WEEDMD expects to cultivate outdoor cannabis on their 27 acre facility at $0.16 [6]

OSC – Top 3 most expensive strains
OSC – Top 3 cheapest strains

SpeakEasy’s expected total harvest for next 12 months broken down

Outdoor smokeable flower total projected annual KG and expected harvest cost:

  • Cost per gram – $0.04 
  •  Total harvest – 30,000 KG (Approximately)

Outdoor biomass total projected annual  KG and expected harvest cost:

  • Cost per gram – $0.02
  • Total harvest – 30,000 KG (Approximately)

Small batch craft cannabis total projected annual KG and expected harvest cost:

  • Cost per gram – $o.80 
  • Total harvest – 7000 -8000 KG  (Approximately)

Cheapest: Pure Sunfarms Sativa – $4.20/gram[7]
Most Expensive: Qwest Reserve MAC1 – $19.13/gram[8]

A look at SpeakEasy (CSE:EASY)(FWB:39H) against the top 3 cannabis companies, what is the easiest path to double your investment?

The major players in the cannabis industry were heavily focused on promoting their public company over the last 5 year. The result is even after the cannabis bubble popped these valuations still seem obscene for any company in this emerging space. If investors are now looking for a way to double their investment, the valuations of these top 3 would have to add billions of dollars to their market cap.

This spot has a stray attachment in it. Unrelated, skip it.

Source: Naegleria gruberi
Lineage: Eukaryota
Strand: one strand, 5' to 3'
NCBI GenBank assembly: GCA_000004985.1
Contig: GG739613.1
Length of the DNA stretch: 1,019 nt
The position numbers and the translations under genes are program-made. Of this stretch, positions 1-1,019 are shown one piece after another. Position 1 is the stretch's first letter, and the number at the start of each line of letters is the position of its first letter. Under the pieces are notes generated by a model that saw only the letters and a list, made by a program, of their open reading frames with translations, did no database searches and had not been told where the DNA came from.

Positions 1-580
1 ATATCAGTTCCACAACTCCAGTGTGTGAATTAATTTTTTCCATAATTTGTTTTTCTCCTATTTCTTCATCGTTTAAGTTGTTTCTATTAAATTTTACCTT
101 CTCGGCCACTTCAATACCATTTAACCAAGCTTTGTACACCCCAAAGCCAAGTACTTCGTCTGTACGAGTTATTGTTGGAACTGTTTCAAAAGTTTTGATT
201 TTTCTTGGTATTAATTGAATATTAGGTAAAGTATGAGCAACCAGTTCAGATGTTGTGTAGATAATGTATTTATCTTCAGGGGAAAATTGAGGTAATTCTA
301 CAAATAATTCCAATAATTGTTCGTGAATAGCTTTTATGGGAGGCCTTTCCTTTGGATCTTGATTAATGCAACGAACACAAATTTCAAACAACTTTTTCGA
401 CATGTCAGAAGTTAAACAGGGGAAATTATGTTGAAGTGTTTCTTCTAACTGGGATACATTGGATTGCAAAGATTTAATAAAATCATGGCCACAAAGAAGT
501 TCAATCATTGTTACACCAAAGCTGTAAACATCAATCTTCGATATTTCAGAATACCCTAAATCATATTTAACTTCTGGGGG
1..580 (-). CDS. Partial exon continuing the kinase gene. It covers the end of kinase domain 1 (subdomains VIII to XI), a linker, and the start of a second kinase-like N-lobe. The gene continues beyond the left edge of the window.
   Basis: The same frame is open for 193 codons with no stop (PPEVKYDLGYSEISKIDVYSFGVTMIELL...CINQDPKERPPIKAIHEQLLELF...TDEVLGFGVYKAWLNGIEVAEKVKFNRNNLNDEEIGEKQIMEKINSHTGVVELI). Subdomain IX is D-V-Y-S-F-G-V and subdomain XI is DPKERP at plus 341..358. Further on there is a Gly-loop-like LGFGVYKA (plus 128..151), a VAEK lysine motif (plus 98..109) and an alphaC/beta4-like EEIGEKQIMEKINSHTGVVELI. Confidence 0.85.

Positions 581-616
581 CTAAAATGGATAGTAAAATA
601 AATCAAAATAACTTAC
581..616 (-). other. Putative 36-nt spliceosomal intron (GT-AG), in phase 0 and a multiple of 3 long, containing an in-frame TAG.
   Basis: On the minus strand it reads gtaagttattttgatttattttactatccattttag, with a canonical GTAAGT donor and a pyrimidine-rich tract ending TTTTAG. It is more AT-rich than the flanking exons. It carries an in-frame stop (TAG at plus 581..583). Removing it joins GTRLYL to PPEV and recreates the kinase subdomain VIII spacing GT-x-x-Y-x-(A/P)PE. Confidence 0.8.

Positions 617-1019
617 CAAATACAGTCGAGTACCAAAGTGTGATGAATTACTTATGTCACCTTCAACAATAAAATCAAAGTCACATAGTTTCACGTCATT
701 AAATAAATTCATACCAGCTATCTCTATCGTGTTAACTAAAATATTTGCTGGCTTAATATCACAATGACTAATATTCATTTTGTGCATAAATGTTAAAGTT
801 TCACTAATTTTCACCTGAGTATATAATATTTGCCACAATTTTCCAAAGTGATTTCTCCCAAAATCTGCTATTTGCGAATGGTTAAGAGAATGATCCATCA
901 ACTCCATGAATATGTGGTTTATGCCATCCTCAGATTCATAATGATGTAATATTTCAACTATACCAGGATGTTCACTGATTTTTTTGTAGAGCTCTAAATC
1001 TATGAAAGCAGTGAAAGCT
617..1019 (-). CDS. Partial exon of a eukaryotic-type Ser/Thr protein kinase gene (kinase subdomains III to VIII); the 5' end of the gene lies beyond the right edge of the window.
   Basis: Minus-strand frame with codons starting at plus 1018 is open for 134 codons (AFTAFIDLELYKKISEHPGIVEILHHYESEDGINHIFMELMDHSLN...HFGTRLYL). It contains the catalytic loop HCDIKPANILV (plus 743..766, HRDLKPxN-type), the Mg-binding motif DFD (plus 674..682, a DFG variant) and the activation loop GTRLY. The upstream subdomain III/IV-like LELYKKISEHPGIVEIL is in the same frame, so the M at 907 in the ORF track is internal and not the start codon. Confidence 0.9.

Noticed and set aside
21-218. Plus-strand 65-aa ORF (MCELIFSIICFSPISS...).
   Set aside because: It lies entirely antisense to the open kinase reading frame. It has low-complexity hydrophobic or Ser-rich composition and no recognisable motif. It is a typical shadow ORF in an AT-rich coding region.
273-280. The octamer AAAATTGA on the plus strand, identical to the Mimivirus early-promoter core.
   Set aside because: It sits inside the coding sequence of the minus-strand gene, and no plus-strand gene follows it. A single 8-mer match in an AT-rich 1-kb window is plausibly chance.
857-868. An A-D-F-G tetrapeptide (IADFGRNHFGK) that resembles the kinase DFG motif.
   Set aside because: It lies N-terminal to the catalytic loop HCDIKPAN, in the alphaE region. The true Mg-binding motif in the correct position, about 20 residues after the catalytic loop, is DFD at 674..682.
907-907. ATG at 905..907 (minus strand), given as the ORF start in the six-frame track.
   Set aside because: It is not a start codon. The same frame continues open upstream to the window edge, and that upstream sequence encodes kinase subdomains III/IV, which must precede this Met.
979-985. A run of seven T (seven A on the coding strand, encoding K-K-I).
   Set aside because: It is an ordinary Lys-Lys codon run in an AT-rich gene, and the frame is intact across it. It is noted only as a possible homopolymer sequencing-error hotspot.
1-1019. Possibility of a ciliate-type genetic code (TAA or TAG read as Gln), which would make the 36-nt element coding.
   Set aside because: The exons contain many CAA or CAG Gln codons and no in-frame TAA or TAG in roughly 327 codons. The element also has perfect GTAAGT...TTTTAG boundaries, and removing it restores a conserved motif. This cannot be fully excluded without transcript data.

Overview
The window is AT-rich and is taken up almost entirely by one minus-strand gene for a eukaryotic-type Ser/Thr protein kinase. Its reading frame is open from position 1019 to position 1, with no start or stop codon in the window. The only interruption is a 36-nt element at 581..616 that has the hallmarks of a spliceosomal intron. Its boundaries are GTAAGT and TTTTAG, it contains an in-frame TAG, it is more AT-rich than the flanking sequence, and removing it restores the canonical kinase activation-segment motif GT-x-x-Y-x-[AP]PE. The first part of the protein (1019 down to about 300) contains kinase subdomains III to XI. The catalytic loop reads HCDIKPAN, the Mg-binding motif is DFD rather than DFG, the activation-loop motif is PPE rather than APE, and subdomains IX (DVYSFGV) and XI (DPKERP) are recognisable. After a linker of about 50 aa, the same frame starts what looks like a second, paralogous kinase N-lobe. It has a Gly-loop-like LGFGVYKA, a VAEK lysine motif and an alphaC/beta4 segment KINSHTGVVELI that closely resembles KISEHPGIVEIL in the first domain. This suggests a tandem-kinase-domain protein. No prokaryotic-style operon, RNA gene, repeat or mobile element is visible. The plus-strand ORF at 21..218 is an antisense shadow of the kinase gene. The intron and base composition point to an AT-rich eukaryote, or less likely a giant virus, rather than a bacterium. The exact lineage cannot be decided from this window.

Is that a reality in this new area of cannabis or is it  time to look for emerging companies that have been focused on their business model? The financial statements will soon drive these companies’ valuations. 

With SpeakEasy’s projected harvest it is hard to see how this company doesn’t generate $100 million plus in the near future. If we look at current comps, multiplier of revenue to establish market capitalization, SpeakEasy seems poised for substantial growth in their share price -if harvest in the next 12 months is remotely successful.

Top 3 Cannabis Companies: 

  • Canopy Growth
    • KG Produced: 500-550,000kg [9]
    • Market cap 8 Billion
  • Aurora
    • KG Produced: 230,000kg [9]
    • Market cap 1.93 Billion 
  • Aphria
    • KG Produced: 255,000 kg [9]
    • Market cap 1.5 Billion 
  • SpeakEasy
    • KG Produced: (Projected 12 months) 100,000 KG
    • Market Cap – 50 Million 

Licensed producers made a massive assumption that simply getting on the shelf would lead to success. Cherries are one of the hardest crops to harvest, cannabis is no different, agriculture at this level is an art and these consumers are no different than wine connoisseurs, you simply can’t cut corners.

Marc Geen – founder